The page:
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The auction ended with a function at Gallery Picture Framing on Friday night, when buyers of the art works had a chance to meet the artists who had donated them.
SPCA president Kay King said yesterday that people were impressed with the quality of the 33 auction items, ranging from paintings and jewellery to witch figurines and a quilt.
‘‘They were also amazed at the variety of hidden talent in North Otago,'' she said.
The money raised will go solely towards the new shelter, in a building offered by Vetlife Oamaru next to its new premises on the corner of Thames and Torridge Sts.
The new shelter is needed after the branch's Stuart St premises failed an RNZSPCA inspection.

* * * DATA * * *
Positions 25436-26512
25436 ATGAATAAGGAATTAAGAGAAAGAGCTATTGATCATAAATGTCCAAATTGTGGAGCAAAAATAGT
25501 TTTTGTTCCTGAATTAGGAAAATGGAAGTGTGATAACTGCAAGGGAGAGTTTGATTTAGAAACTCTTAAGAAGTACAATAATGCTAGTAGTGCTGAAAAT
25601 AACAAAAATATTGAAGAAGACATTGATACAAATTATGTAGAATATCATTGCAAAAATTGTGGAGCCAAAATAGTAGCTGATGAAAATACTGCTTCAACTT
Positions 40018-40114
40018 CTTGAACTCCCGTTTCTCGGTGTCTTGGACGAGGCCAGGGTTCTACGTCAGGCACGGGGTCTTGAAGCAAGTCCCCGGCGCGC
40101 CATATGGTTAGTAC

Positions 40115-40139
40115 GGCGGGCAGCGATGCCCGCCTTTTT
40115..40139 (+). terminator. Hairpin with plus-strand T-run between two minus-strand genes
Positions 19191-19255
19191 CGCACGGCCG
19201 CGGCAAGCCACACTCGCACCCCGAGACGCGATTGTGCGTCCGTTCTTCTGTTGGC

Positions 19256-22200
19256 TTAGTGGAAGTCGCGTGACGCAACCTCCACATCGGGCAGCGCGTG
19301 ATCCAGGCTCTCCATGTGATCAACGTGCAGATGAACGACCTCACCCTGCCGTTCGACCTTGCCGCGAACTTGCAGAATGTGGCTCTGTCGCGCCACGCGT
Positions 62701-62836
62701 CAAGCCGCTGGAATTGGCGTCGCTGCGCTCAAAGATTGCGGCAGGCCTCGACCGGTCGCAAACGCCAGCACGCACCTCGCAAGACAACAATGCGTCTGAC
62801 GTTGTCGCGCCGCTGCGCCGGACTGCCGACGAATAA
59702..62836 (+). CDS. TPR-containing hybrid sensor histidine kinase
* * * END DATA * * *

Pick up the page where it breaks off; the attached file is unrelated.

The SPCA has appointed a project manager and is working on plans for the shelter and fundraising. Mrs King said it also planned to erect a ‘‘cat barometer'' to record fundraising for the new shelter.
• About a dozen feral cats have been trapped so far in Oamaru by the North Otago SPCA, part of an annual service provided by the society. The society has also retrieved about 10 kittens.
SPCA shelter manager April Gilchrist said yesterday that the society used humane cage traps to catch the feral cats, setting them in the business area and problem residential areas around the town.
‘‘We concentrated on the business area heavily last year and people have noticed a substantial decline in numbers,'' she said.
Feral cats caught in the traps undergo a temperament test to see if they can adapt as pets. Some are spayed or neutered and returned to the area where they were trapped, to stop other feral cats moving into new territory.